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There are countless vitamins and supplements that patients use for a variety of conditions. Many patients prefer these substances because they believe them to be more natural than pharmaceutical products. Patients often turn to clinicians for advice on these agents. This case-based session will feature many of the most commonly used products and review evidence assessing their efficacy and harms.


The amount of information available in the form of clinical trials and cohort studies is overwhelming, especially for primary care clinicians. Moreover, practice guidelines do not always reflect what is feasible or even best practice in specific clinical settings. This session will highlight some of the strongest research and guidelines that may alter clinical practice, with a focus on literature published in the past year. Every participant should take away several practical points that help them provide better patient care. The session will have an interactive component, which will allow for different perspectives and collective wisdom to make the best use of current evidence.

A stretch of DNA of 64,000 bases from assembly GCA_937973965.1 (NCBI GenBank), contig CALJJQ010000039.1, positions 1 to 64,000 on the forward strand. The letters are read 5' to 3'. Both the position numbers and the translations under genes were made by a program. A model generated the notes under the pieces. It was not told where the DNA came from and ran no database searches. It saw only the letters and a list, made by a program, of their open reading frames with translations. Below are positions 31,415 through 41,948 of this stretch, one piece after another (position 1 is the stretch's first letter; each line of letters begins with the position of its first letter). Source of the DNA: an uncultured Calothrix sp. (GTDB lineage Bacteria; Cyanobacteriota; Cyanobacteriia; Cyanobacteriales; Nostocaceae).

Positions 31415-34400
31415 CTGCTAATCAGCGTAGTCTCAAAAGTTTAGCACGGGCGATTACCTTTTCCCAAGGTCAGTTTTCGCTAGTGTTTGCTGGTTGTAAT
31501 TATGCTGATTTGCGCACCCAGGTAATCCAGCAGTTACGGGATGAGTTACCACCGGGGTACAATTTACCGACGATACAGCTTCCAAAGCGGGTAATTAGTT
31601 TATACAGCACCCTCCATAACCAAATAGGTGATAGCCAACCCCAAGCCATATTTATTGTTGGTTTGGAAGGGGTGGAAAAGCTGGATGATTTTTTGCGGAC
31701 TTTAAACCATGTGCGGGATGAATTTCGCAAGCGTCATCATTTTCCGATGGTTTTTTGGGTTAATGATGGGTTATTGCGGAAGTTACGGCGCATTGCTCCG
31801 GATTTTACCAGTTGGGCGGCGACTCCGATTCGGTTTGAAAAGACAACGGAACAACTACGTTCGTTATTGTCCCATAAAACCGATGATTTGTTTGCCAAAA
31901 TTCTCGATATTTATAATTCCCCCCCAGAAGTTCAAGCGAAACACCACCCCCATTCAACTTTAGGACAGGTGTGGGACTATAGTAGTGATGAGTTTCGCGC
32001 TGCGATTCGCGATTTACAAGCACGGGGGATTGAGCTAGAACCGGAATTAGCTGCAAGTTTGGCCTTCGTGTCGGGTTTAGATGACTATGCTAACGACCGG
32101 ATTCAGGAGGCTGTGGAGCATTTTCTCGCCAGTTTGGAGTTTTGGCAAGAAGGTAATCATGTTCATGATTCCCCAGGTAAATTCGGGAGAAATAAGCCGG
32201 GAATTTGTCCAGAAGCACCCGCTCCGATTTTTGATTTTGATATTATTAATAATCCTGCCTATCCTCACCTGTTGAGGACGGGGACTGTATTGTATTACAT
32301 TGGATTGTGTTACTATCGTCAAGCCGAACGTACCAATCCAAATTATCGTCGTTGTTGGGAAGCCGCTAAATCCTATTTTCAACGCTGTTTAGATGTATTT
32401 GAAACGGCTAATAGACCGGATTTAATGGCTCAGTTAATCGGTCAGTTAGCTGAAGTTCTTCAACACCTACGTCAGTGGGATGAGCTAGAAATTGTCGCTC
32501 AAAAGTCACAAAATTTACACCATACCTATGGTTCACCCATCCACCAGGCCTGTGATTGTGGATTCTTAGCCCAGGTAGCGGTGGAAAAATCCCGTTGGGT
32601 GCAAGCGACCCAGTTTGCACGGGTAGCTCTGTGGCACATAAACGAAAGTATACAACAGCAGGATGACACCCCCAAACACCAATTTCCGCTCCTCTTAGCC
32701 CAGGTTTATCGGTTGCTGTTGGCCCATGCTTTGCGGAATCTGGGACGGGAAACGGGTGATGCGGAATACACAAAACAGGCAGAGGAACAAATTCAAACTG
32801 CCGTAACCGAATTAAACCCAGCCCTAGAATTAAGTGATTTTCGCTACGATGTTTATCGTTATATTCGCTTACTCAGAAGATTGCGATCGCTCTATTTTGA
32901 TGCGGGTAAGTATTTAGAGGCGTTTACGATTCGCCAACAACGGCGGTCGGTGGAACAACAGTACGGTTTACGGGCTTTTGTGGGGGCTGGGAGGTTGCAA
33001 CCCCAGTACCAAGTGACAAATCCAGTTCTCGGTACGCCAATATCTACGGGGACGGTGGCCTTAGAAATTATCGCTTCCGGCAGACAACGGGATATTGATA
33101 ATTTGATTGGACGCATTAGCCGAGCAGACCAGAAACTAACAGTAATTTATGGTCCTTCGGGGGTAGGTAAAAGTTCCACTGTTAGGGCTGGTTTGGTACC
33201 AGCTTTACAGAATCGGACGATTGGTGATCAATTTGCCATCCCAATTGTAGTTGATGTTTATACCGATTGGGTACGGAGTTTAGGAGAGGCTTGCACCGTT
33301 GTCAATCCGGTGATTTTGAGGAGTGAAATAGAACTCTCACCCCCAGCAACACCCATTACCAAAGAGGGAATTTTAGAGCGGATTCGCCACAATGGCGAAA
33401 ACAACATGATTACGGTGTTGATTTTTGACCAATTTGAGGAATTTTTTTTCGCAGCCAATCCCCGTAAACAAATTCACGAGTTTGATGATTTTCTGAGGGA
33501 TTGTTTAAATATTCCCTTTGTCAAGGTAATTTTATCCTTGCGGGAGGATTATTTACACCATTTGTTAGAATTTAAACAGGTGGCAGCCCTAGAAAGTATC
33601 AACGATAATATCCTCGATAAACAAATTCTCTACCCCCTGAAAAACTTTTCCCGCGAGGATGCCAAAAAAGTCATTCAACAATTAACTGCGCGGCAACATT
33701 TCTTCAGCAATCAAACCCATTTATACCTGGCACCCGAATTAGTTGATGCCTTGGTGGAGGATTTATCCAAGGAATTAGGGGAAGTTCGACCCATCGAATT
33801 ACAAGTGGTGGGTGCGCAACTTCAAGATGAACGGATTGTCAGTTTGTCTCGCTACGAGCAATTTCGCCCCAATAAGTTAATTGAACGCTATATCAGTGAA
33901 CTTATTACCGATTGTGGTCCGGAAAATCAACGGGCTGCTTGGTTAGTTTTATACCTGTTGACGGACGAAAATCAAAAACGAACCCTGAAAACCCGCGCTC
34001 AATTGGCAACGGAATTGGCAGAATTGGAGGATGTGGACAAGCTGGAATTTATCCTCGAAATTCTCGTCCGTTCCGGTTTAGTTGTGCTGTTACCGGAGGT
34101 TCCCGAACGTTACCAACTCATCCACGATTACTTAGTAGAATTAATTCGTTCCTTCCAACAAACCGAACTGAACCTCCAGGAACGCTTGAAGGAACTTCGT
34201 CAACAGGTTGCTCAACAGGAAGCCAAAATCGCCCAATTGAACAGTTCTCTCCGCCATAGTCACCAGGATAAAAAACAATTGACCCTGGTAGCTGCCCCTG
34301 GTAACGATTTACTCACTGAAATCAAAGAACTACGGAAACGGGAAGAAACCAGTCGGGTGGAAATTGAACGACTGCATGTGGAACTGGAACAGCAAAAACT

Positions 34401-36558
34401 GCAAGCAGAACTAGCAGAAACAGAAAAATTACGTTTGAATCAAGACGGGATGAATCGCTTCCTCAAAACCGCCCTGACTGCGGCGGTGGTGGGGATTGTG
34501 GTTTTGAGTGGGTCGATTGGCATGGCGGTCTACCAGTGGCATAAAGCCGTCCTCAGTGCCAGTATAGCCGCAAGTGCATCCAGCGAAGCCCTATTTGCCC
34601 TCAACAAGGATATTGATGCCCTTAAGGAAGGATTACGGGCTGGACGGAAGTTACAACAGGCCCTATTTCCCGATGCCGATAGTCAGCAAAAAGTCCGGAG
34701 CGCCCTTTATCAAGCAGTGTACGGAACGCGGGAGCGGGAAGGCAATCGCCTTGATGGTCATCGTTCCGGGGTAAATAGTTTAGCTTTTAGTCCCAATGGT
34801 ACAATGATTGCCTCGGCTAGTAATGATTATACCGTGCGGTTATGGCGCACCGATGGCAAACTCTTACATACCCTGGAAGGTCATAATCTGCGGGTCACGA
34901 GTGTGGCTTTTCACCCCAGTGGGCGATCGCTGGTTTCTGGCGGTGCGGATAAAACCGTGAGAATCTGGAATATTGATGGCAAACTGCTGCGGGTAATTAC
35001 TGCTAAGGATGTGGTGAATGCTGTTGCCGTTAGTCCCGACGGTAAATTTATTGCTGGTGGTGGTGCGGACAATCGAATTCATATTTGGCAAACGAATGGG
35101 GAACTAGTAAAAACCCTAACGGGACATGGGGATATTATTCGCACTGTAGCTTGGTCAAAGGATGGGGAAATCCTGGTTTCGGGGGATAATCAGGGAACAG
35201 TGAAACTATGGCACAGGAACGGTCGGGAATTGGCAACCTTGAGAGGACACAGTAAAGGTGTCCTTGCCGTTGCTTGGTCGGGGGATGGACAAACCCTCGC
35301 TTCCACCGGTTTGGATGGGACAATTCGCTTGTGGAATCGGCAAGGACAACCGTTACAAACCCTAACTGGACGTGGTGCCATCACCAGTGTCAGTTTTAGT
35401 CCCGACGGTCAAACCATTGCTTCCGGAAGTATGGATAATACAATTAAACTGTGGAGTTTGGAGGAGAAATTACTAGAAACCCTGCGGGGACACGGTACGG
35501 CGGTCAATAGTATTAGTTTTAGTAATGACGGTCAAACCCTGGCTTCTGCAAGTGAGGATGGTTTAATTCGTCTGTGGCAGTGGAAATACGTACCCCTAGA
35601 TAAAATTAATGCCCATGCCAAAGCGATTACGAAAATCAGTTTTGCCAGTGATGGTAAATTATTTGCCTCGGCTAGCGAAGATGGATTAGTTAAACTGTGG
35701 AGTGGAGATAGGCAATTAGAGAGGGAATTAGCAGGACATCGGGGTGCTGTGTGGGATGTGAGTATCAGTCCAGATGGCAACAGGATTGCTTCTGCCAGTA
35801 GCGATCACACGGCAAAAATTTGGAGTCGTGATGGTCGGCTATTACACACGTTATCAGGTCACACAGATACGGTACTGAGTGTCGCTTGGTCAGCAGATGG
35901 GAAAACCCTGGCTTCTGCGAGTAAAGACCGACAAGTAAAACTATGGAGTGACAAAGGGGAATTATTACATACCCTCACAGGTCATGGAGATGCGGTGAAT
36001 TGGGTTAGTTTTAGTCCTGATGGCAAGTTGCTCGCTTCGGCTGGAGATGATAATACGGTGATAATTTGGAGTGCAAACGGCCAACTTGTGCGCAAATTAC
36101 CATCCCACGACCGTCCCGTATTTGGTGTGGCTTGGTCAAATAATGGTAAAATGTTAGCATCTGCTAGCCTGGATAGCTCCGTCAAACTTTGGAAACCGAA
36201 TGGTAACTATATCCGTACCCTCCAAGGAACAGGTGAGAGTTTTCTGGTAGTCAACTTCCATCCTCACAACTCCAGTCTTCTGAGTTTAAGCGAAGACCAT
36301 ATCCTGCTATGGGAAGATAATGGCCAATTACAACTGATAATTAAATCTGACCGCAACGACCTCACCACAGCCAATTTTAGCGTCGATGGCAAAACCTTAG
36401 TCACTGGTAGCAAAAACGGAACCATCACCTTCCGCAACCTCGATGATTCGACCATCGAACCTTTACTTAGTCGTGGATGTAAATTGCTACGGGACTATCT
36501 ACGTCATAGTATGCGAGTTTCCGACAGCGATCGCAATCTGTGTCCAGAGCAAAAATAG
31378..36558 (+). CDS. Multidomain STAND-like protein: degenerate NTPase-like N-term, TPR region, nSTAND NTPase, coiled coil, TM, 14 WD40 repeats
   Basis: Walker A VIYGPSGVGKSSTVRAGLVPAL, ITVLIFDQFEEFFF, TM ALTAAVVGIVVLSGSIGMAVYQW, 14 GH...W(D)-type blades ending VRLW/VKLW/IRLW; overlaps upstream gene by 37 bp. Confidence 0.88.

This program is designed to address some of the practical clinical issues from the recent literature. You will learn about controversies and caveats that will help you interpret recent updates. A few case examples of routine practice encounters will illustrate how to apply this new information in daily practice. Please note that any data, indications, and guidelines presented in this activity are current as of the recording/release on February 9, 2020, and they are subject to change as new information is published.

several spoons filled with different supplements

Despite the array of products and minimal regulation, it is possible to find high quality dietary supplements and use them in a rational evidence-informed manner in the care of many primary care problems. Discussion goes beyond the management of so-called short latency deficiency syndromes taught in the past to current applications for a few common primary care problems such as anxiety, depression, emotional and physical exhaustion and insomnia. We will also identify those who may need adjuncts to their diet and useful databases to find more information.


That Cup of Joe – Good for You! - Frankly Speaking EP 196

Guest: Robert A. Baldor, MD, FAAFPMusic Credit: Richard Onorato

0.25 CME

The New England Journal of Medicine recently published an evidence-based review of the benefits and harms related to caffeine and coffee consumption.